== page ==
Hi there, drvnm
A couple things , Not sure what configuration you are using and pretty sure/certain the demo’s are not tuned or calibrated in anyway and the data NOT filtered, so things to try, Check out the data sheet on the IMU make sure , I would first roll back the BSP to and earlier one and see if it has any effect then I would try the higher level examples , Also note the calibration data for each sensor is stored in the config registers , You also maybe could apply that data to your output
Without knowing more about your setup, It’s looks normal with a little error
I don’t see the IMU configuration in the code above?
Checkout some of other demo’s , ie. FreeFall , etc.
I had this problem a couple weeks ago. In section 4.1 of the LSM6DS3 datasheet there is a type column which gives you scaling constants depending on which mode you use. So if you want the correct acceleration you would read the raw acceleration and multiply by 0.061 assuming it’s in the ±2 mode (can be changed which register writes as well, check datasheet). Similarly, if you wanted to read the gyro, you would divide the raw value by 17.50
it seems to be already multiplying the ``typ``` constant. In your own code, do you multiply with the raw values of the gyro or with the readFloatGyro? as in the code you sent above, you dont multiply with the raw values.
Here is what i want to do again: I simply want to increment a counter everytime it rotates 180 degrees (3 counters for 3 directions)
Registers 5 and 6 control the angular rate sensor, so for example if you wanted 1000 dps you would write out the following
This means that you write to register 0x11 the hex data 0x8. The 0x11 comes from the datasheet screencap below and is right beside the title in the bold parenthesis (ignore the ‘h’). The 0x tells the compiler to read it as hex. That 0x8 might look a little confusing at first so we can break it down.
Since we want to change FS_G1 (position 5) and FS_G0 (position 6) we would write out the following data 00001000, the first four zeros are the default value, the next values denote the 1000 dps, the next is default value, and the final must be 0 (table 49). I then take 00001000 and put it in a binary to hex converter, which becomes 8 and then is written to the register.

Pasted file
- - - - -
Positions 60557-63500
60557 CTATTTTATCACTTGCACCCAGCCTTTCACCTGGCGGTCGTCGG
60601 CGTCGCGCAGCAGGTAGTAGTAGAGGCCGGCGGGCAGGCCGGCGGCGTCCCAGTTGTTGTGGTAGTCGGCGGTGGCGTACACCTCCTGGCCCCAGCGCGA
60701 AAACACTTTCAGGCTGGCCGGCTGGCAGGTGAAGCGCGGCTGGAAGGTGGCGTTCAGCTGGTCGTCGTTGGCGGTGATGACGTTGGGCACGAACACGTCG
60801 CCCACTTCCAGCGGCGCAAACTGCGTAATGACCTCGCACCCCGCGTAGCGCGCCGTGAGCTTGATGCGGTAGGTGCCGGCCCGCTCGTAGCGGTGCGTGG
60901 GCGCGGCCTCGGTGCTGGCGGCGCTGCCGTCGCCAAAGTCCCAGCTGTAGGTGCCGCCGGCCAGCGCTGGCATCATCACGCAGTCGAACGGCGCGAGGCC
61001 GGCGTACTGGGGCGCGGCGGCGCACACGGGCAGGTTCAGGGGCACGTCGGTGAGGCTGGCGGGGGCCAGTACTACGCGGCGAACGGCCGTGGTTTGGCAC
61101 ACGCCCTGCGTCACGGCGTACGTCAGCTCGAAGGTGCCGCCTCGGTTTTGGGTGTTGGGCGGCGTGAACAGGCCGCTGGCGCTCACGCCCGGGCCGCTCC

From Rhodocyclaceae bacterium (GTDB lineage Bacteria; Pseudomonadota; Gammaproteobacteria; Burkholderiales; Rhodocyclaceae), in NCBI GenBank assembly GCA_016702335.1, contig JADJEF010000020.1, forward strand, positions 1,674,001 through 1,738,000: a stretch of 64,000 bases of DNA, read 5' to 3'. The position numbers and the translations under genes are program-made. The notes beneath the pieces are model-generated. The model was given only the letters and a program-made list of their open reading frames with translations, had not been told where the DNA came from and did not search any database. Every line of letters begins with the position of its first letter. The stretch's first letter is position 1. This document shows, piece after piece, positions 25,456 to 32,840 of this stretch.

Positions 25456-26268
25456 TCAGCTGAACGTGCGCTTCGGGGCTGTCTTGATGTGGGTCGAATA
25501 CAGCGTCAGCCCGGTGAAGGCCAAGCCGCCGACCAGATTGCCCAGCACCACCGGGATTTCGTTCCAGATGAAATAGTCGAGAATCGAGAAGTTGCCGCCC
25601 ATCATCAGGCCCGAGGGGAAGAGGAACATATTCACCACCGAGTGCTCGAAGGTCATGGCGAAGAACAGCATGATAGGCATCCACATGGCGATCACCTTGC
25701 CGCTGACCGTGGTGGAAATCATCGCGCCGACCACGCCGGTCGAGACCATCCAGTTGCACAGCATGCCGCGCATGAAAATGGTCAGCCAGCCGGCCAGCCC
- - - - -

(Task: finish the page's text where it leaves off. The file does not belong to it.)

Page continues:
Additionally, you can check below before you write to the register to see the default is 250 dps.
I mistakenly put readFloatGyro (oopsies!), but yes you’ll read the raw value and then divide it by the coefficient. I think the readFloatGyro attempts to check the register, to clean up the data, but it dividing the raw val does the job as well.
For your use case, reading when it rotates 180 degrees would mean you need create a new variable to sum up each new measurement. Gyros read in deg/s but you need deg.
A final consideration is using something like a complimentary filter to reduce gyro drift (since it’ll mess up your readings). ‘Phil’s Lab’ on youtube has a great video about complementary filters.
Ok that’s good to hear.
You’ll need to read the data sheet and perhaps print out the GYRO config registers in your code and review the settings. After edit the settings to be pertinent to your application needs, BTW the Demo’s are just that , they don’t do anything super fancy Just shows the chip is working and that your code is NOT garbage. The rest is up to
I’m using the floats, here,
// Calculate gyro motion magnitude based on gyroscope data (you can adjust the threshold as needed)
float gyroMotionMagnitude = sqrt(gyroX * gyroX + gyroY * gyroY + gyroZ * gyroZ);
For my application, This line of code calculates the magnitude (or length) of a three-dimensional vector using the formula for Euclidean distance. The vector components are gyroX, gyroY, and gyroZ.
Here’s a breakdown of the line:
gyroX, gyroY, and gyroZ are variables representing the components of a three-dimensional vector, likely obtained from a gyroscope sensor or a similar source.
gyroX * gyroX + gyroY * gyroY + gyroZ * gyroZ calculates the sum of the squares of each vector component.
sqrt(...) calculates the square root of the sum of squares, resulting in the magnitude of the three-dimensional vector.
So, gyroMotionMagnitude will contain the length of the vector represented by the gyroX, gyroY, and gyroZ components.
This is often used in applications where the overall motion or acceleration of a device in three-dimensional space needs to be measured or analyzed.
What you need to do is not that difficult,
what code do you have so far ? Post it up we can suggest edits.
You can change these with register writes if you want
I think these might also be 17.50 instead of 16.50
Yeah the drift is pretty bad! But there are some ways to get around it. There are some filters that can be used that use sensor fusion (combination of data from multiple sensors) to lessen the error. The video below talks about a complimentary filter which combines data from the accel and data from the gyro to help negate the drift. There are some filters that are talked about in later videos, but the complementary one is a great place to start!
I haven’t implemented it into my work application yet, so I can’t provide much insight.
Additionally, you could add a ‘calibration’ section where you let the board run for maybe ~10 seconds or so to collect data and then average them together. You could then subtract your average from the measured values. Its a pretty rough approach, but it might be able to work depending on the length of time you want to measure data.